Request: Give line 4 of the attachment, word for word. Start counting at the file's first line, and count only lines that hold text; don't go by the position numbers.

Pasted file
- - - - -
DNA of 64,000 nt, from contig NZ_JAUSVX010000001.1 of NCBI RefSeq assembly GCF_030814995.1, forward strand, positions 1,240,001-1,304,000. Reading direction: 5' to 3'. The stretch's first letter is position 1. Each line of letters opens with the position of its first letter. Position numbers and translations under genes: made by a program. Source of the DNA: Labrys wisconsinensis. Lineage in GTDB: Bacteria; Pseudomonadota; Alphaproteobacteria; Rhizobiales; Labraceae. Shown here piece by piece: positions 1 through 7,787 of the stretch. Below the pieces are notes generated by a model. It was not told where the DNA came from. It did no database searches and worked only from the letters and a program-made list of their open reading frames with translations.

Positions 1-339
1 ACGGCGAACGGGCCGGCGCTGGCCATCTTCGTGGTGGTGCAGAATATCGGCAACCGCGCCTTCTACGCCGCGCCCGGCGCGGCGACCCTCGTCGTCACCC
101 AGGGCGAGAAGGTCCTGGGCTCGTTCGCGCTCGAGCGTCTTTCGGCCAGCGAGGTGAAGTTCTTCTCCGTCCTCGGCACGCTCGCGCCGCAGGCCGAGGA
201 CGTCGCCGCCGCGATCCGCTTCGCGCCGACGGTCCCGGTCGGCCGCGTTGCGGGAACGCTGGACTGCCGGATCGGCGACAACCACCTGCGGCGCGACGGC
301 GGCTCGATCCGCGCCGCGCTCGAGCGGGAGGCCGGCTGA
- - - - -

101 AGGGCGAGAAGGTCCTGGGCTCGTTCGCGCTCGAGCGTCTTTCGGCCAGCGAGGTGAAGTTCTTCTCCGTCCTCGGCACGCTCGCGCCGCAGGCCGAGGA